ordinary, compounds of mercury, Furthermore, when properly purified, these phenylv mercury compounds are non-toxic, harmless if taken in reasonable doses, and of very high bactericidal power. Of these compounds I have found that v.'-,phen vl mercury glucqnate and phenyl mercury glutamate are capable of removing substantially all the chlorides from sea water by simple agitation of the latter, while the resultant compounds (gluconates and glutamates) are physiologically harmless. However, .this treatment leaves in the water a proportion of sodium the presence of which has been foundobjectionable in some cases. Hence, for the purpose of removing the chlorides and also the sodium constituent of sea water, I

first remove the chlorides by admixing with the water a water soluble phenyl'mercury compound which will precipitate the chlorine constituents of the sea water as insoluble phenyl mercury chloride but which will unite with the sodium constituent of the sodium chloride to form a solution of sodium hydroxide; I then remove the sodium constituent of the sodium hydroxide by. treating the water with a compound which will react with or hold the sodium constituent of the sodium formedlhave been found to be physiologically; it) hydroxide to form an insoluble precipitate thereharmful. This is the case where sea water is with. 4

i For the water soluble phenyl mercury compound, I employ phenyl mercury hydroxide which, when added to the sea water or similar saline water,will react therewith as follows:

- The phenyl mercury chloride produced by this reaction is insoluble, but the sodium hydroxide remains in solution. I then treat the water con- I uniting with the sodium of the sodium hydroxide.

for use.

The reaction which then occurs is as follows, where R denotes the base exchange resin:

Since the RNa and the phenyl mercury chloride are both insoluble in water, they can be filtered from the water and the purified water collected Due to the treatment to which the sea water has been subjec ed, the salt has been removed therefrom and yery palatable water of low pH results.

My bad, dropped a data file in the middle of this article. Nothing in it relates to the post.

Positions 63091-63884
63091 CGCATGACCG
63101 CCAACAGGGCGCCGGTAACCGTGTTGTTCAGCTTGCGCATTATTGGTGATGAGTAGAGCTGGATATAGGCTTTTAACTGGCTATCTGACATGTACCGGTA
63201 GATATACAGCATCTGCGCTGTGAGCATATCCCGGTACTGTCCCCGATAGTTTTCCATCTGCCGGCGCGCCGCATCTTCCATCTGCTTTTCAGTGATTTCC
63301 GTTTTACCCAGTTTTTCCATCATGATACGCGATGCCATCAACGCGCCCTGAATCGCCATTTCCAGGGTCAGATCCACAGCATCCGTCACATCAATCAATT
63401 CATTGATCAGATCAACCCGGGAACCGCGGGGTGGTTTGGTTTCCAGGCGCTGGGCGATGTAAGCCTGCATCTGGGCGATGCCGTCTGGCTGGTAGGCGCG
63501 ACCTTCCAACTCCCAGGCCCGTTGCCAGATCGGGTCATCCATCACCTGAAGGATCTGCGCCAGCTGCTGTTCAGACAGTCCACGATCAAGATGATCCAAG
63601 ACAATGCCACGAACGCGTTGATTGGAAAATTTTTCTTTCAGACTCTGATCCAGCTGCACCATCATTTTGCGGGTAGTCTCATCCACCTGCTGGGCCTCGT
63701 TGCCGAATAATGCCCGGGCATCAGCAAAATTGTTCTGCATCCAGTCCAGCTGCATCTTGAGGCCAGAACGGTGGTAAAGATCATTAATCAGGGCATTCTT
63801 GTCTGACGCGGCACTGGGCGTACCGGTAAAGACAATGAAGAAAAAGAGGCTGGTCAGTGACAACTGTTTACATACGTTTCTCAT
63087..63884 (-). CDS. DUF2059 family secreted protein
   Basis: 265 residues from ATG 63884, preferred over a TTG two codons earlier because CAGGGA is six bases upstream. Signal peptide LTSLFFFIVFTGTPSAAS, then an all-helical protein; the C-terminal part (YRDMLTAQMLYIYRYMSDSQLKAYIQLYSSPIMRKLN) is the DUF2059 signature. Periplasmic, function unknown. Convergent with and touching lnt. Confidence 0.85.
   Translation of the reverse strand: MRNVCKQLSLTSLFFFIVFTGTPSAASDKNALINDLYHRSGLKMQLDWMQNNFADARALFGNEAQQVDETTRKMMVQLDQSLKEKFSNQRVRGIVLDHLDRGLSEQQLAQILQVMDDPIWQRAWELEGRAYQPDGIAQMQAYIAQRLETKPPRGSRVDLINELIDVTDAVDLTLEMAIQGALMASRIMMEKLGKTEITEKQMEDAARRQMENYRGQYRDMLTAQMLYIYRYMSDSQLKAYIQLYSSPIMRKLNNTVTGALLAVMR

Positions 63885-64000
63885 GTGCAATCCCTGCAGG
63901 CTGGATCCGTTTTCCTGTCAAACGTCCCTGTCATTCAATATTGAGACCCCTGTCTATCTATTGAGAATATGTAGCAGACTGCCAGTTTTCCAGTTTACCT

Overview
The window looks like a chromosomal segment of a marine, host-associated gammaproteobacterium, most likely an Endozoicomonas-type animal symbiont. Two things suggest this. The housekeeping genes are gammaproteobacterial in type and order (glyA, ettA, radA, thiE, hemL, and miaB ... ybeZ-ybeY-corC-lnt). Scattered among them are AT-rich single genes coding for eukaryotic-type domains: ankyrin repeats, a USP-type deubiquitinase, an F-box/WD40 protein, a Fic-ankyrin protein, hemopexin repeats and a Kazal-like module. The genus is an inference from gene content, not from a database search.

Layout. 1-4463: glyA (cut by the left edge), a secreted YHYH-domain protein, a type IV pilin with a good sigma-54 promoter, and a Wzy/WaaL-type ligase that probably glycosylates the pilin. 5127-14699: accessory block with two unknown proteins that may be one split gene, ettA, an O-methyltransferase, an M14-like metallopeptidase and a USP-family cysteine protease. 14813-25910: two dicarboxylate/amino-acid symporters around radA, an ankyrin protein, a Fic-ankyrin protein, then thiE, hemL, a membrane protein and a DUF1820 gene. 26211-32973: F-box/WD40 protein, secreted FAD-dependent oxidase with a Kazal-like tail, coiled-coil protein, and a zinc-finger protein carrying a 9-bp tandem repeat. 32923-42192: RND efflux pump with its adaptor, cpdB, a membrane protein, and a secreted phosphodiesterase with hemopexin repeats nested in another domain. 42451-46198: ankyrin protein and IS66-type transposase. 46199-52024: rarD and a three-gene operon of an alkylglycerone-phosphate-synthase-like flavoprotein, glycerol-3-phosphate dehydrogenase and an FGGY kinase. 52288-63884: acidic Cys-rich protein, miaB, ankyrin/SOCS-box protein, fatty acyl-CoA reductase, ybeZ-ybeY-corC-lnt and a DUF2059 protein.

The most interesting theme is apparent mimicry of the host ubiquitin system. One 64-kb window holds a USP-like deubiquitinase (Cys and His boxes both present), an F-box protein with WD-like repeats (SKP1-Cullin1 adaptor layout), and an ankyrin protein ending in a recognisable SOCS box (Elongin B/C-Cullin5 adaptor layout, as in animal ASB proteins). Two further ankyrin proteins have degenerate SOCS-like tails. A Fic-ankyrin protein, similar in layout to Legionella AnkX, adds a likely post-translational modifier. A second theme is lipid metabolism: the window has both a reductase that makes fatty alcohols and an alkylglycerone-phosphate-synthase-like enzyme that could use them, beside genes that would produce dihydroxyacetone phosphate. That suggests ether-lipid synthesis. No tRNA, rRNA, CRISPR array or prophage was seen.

In practice I have obtained good results by employing 100 grams of a base exchange resin to a pint or sea water. However, the proportions of base exchange resin to sea water may vary with the activity of the particular base exchange resin employed.

In the actual practice of my invention, the base exchange resin may be mixed with the phenyl mercury hydroxide and the precipitation of the phenyl mercury chloride and the sodium base exchange resin compound can be effected in about flve minutesby agitating the mixturewith the sea water.

. 2,so1,asa I '1. The process. of .treatingfa saline solution.

containing chlorine and sodium dissolved therein. said process consisting in adding to such solution phenyl mercury hydroxide and a base exchange resin in relative prop rtions such as to precipitate a major portion ot'the chlorine constituents of the chlorides in said solution as phenyl mercury chloride and to enable the base exchange resin to form an insoluble compound with the sodium constituent of the said water, and removing the precipitated chlorides and the aforesaid compound.

2. The process of treating a saline solution, containing chlorine and sodium dissolved therein, said process consisting in adding to such solution phenyl mercury hydroxide in a proportion such as to precipitate a major portion or the chlorine constituents of the-chlorides in said solution as Havingthus described my invention, what I claimisz

Referenced by
Citing PatentFiling datePublication dateApplicantTitle
US2522856 *Aug 8, 1945Sep 19, 1950Arthur M BuswellRemoval of salt from sea water
US4198296 *Jul 10, 1978Apr 15, 1980Consolidated Foods CorporationProcess and apparatus for treating drinking water
Classifications
U.S. Classification210/666, 210/728
International ClassificationB01J39/00
Cooperative ClassificationB01J39/00
European ClassificationB01J39/00